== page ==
It’s difficult to hear the soft-spoken Ravi Thirumale amid rumbling thunder on the streets of downtown Bangalore this second Sunday of July—the day motorheads buff up their old Jawa motorcycles and troop into town, bringing to life a beat from a time gone by. Thirumale, dressed in a white shirt, formal trousers and black shoes, is reminiscing about an era that many can’t forget: the mid-seventies, when he scorched up the race track at Sholavaram, near Madras. Until then, the Ideal Jawa factory team had been unbeaten and after the races, Ravi—then a 23-year-old fresh out of engineering college— was offered a job at their factory in Mysore.
“This is one bike in my entire racing career which has never let me down,” said Thirumale at the International Jawa Day last week. Indeed, motorcycle enthusiasts haven’t let the Jawa brand fade away long after the factory shut down. There’s many a youngster who still fancies one, to relive some borrowed nostalgia. Then, there’s the buzz about an impending relaunch of the brand by the Mahindra Group, possibly this year.
Much of the Jawa story is well known, and it’s strewn with delightful little stories that get passed on. Somender Singh, veteran racer and tuner from Mysore, the home of the legendary motorbike, recounts one such. When the Irani family set up the Ideal Jawa factory in Mysore in the early sixties, a top international motocross rider came to the city to give a demonstration. “He climbed up three-fourths of Chamundi hills,” says Singh. The steps of the hill, that is. “The steps! That was something unheard of. The whole of Mysore was flabbergasted,” he says. Wasn’t there a story about Czech riders on the steps of the Vidhana Soudha, the secretariat in Bangalore, as well?
“This brand has been kept alive by the people who own the bikes, who love them,” says journalist Adil Jal Darukhanawala. In the old days, if you wanted a bike that was cool, “it had to be Jawa or Yezdi first”. He’s currently working on a book on the Jawa motorcycle story and lets us in on a bit of the back story. The Czech-made Jawas had been imported into India since 1948. When they planned to set up a factory here, the Iranis initially planned on Pune, a city with much motoring history. (Here’s an aside: it was Pune, Adil says, where the first motorcycles landed in India—five Singer bikes...yes, the same company that made sewing machines—in 1903.) But, owing to industrial policy at the time, they turned to Mysore where the Maharaja offered them land to set up a factory, and the home-built Jawas rolled out in 1961.
Then the progression began: the 250cc Yezdi motorcycles came out, and later the popular, shorter-stroke Yezdi Roadking. A 350cc bike too was produced but didn’t find much success. Of course, these bikes belched smoke, and their riders liked them loud (and so, the end caps on Roadkings came off). Then, the endless customisation—you’d find all sorts of modifications on the Roadkings especially. The two-stroke gas guzzlers eventually gave way to more efficient bikes in the eighties and Ideal Jawa stopped making bikes around 1996. But some peculiarities couldn’t be outdone: the neat gear shift which doubled up as a kick-start lever. Then, the ‘semi-auto’ clutch: you didn’t need to panic if the cable wore off, you could manage with the play on the gearshift. Plus, you could always unscrew the casing, thread in a new cable and fasten it in a few minutes. Finally, you’d always heard these bikes could ride in reverse direction.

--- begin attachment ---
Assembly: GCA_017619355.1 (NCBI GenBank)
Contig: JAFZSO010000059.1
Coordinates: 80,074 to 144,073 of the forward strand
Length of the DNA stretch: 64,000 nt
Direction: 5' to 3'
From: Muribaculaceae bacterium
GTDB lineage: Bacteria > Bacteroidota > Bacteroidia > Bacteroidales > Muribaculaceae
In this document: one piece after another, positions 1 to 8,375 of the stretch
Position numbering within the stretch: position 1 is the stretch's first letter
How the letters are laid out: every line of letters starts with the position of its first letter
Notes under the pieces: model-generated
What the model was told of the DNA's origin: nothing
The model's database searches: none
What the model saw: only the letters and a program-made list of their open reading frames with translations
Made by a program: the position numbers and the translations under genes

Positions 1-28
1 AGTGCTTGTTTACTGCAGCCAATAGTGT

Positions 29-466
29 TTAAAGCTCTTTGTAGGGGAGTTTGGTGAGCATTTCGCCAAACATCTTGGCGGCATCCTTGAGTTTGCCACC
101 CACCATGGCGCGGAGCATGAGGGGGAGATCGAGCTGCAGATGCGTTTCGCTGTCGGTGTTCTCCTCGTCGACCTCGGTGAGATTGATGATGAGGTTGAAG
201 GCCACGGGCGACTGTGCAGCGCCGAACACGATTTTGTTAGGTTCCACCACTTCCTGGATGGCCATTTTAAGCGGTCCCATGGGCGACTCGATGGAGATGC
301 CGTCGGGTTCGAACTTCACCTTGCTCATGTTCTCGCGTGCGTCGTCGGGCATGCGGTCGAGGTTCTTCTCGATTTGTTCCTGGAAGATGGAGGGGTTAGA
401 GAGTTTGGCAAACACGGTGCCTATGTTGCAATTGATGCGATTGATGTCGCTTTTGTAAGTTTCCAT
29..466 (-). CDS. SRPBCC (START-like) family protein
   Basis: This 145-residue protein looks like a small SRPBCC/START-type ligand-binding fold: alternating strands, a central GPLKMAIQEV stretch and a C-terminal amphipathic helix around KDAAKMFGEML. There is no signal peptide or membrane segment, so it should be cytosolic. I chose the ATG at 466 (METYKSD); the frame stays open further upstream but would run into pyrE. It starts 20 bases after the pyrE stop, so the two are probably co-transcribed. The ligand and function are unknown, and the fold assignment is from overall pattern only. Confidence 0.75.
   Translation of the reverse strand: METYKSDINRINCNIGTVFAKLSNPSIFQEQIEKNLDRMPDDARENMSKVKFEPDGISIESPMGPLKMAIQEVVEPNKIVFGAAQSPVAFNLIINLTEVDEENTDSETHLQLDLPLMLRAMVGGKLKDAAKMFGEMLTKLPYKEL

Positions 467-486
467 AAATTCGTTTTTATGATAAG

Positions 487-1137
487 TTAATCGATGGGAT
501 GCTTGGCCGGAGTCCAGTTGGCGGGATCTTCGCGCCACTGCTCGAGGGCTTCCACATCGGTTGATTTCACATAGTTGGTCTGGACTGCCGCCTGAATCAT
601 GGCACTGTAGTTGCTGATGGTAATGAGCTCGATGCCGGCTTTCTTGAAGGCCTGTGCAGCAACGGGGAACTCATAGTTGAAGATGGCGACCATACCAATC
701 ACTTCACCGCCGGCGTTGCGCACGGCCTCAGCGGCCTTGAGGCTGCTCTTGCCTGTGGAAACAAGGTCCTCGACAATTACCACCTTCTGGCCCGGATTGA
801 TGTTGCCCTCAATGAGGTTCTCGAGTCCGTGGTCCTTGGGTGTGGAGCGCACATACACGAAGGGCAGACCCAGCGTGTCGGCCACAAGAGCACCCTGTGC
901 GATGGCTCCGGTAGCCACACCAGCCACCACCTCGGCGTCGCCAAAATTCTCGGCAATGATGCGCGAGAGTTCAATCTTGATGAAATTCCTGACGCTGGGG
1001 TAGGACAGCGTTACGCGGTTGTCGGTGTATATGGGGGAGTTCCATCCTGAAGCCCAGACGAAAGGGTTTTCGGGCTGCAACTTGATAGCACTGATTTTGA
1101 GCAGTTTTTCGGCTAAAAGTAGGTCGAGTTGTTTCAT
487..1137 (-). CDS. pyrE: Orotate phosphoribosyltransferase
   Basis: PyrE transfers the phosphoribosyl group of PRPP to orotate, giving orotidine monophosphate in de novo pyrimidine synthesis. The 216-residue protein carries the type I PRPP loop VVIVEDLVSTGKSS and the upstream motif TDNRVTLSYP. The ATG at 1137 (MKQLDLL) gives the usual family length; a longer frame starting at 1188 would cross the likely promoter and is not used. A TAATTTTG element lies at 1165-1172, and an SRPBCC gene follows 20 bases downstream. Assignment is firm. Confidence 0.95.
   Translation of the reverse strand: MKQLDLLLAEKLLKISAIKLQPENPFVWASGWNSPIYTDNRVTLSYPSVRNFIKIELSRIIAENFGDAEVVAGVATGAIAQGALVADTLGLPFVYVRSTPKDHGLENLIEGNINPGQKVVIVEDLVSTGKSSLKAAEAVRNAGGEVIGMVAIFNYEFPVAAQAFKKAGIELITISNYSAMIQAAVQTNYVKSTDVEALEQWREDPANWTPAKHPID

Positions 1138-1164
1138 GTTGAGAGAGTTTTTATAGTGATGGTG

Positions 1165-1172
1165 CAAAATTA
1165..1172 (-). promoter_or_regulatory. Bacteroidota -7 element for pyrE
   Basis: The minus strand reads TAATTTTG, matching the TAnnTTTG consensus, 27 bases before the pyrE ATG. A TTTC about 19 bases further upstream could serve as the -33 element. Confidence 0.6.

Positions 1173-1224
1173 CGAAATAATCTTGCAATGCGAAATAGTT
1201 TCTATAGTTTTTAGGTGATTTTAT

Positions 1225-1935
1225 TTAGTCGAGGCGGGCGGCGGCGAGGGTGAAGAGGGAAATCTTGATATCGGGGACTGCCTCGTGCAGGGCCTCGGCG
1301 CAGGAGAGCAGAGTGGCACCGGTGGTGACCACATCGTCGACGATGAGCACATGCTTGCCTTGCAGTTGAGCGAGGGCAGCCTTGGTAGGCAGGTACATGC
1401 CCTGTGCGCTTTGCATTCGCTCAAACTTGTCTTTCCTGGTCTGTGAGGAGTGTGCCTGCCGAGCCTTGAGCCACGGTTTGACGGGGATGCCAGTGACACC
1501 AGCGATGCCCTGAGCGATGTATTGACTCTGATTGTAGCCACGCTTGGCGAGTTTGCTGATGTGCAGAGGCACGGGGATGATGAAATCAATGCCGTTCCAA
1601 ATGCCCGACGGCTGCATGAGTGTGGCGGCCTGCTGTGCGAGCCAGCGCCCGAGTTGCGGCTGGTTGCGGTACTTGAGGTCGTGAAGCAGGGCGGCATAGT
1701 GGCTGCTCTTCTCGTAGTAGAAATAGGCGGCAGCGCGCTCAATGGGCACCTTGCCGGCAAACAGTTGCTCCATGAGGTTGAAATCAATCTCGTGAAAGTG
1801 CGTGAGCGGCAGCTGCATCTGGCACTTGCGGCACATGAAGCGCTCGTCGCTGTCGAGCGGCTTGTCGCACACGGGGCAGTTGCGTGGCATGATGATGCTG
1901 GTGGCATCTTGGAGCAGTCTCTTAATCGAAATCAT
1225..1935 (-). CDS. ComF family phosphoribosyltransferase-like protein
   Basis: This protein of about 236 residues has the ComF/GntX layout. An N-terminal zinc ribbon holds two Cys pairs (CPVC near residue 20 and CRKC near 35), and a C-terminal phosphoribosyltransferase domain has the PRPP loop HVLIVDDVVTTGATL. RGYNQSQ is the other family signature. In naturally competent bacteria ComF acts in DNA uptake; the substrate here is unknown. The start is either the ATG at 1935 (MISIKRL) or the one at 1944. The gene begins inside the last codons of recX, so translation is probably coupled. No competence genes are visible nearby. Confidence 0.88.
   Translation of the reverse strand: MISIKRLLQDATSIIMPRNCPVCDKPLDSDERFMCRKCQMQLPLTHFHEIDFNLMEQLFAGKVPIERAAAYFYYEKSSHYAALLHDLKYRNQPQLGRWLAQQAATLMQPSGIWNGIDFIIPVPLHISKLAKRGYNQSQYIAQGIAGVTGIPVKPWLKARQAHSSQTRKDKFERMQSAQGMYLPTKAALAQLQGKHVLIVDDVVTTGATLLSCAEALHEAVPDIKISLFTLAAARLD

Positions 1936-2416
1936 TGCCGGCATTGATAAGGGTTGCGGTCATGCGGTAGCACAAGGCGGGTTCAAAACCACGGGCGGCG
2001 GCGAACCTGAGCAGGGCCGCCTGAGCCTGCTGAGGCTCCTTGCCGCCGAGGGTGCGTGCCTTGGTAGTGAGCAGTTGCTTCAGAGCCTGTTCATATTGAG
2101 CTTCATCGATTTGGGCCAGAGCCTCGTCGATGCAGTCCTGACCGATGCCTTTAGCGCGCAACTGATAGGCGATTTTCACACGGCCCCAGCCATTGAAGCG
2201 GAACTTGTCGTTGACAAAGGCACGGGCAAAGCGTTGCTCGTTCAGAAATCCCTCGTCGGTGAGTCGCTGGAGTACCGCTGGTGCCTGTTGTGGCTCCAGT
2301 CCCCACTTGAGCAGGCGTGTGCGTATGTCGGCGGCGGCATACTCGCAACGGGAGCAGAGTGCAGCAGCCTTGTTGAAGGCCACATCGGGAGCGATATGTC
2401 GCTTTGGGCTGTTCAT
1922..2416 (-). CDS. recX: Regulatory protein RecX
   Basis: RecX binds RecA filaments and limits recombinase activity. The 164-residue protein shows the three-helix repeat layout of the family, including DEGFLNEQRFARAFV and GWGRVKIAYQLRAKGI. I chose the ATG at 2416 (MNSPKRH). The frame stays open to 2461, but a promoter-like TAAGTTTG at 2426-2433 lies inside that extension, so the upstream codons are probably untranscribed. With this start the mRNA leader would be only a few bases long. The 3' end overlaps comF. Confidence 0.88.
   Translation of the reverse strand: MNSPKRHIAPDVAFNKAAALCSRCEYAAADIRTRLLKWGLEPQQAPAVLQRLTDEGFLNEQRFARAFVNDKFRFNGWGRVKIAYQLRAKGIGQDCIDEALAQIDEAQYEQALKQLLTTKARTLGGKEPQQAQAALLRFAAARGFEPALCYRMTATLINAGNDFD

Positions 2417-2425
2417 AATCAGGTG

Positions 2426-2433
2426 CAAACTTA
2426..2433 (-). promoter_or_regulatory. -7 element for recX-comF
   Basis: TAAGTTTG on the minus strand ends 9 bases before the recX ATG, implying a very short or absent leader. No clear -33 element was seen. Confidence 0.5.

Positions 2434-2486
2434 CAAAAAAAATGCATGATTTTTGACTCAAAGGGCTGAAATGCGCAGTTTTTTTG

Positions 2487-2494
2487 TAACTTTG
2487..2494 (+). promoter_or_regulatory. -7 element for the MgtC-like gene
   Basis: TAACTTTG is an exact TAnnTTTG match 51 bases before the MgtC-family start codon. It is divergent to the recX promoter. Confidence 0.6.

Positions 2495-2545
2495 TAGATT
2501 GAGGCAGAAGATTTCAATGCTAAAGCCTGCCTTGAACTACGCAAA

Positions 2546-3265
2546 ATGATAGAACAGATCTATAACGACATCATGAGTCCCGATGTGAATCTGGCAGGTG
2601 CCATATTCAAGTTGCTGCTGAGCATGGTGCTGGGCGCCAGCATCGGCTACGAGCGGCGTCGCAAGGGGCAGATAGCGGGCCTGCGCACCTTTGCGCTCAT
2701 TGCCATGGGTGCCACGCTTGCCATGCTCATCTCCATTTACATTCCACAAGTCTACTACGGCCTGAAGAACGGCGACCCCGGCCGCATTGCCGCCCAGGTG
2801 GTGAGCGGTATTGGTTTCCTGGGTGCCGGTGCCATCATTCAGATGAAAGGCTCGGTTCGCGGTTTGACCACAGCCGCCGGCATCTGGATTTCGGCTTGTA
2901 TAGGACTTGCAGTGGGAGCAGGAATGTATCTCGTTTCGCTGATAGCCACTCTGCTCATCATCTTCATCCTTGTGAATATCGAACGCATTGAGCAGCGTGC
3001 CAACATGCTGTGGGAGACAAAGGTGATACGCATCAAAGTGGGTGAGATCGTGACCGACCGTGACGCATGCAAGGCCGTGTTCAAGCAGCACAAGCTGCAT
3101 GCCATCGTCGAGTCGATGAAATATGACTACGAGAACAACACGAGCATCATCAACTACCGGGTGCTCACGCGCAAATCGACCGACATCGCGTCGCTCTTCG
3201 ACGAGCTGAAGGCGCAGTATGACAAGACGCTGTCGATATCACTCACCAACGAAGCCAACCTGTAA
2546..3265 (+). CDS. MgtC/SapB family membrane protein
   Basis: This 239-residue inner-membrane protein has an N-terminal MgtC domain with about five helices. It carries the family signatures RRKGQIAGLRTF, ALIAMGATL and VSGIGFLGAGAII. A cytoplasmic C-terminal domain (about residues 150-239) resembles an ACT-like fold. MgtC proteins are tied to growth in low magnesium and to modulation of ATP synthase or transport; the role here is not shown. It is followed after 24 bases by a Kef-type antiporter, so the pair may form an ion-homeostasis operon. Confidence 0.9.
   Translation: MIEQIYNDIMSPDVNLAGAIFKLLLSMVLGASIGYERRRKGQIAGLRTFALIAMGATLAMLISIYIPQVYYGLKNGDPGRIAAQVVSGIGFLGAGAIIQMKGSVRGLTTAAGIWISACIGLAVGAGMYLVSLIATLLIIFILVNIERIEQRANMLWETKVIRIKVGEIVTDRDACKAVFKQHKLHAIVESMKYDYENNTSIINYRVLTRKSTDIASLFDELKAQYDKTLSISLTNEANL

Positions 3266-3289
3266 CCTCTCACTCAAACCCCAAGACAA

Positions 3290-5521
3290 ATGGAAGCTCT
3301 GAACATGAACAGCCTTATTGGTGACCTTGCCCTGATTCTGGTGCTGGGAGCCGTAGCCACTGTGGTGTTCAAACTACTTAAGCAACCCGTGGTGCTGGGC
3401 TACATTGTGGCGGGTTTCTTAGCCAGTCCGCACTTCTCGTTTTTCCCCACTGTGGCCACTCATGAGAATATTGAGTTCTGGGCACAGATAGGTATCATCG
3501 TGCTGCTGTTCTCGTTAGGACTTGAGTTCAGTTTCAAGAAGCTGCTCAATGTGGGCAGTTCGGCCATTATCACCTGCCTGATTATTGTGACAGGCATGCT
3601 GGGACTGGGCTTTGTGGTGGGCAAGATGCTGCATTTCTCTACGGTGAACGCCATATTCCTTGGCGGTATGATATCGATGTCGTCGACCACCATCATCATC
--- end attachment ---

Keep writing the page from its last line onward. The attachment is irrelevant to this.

Now, as with all out-of-production vehicles, spare parts are in limited supply. But enthusiasts in most cities know their way around and usually huddle up at a few specialists who can get the job done. Or forage around. “The bore isn’t available but other parts are still around,” says Abdul Razack, a mechanic from Bangalore who has been repairing these bikes since the eighties.
In the old days, if you wanted a cool bike, “it had to be Jawa or Yezdi first,” says journalist Adil Jal Darukhanawala.
The vintage ones are often heirlooms. If you have the original ignition switch and ammeter mounted on the petrol tank, as software engineer Vikram Balakrishna’s 1962 Jawa does, that’s a prized possession. And coveted. “Sometimes, people have followed me home to ask if I was willing to sell,” he laughs. “My father bought the bike in 1976 and we’ve had it ever since. I rode it to college every day,” says Vikram, 35. Of course, it’s mostly a weekend spin now.
“It’s become a craze now,” says veteran motocross racer C.K. Chinnappa. “I mean, I’ve tried to get a Jawa, and have been asking people. The rates they quote...” he trails off. Back in 1973, Chinnappa bought his first Jawa for Rs 4,000—his father bought him a helmet first and then they went to pick up the bike, he chuckles. “My dad was very particular: no riding without the helmet. And people used to give me looks, as though I’d come from space or something,” he reminisces. As for motorsports, there weren’t many add-ons available in the market. “Nowadays you get everything: disc brakes, tyres, suspensions....things like that. In those days, we had to fabricate everything ourselves,” he says. So, they would get a Dunlop universal tyre with buttons and head off to a cobbler to get the job done. “We used to get the alternate buttons cut to get purchase on the dirt road. People used to laugh at us saying, “Look at these idiots chopping up a brand new tyre”. They didn’t know what a knobby tyre was,” he laughs.
“Our bikes never went to any mechanic,” recalls Ravi Thirumale. The Thirumale brothers (elder sibling Ashok is no more) managed the crankshaft modifications, machining and tinkering themselves. “Practically nothing went out. No one knew what we had done,” he tells Outlook.
The stories go on. And, as enthusiasts aver, there’s a rich collection of them. And yes, rich is indeed the word. Mind your petrol tap.
By Ajay Sukumaran in Bangalore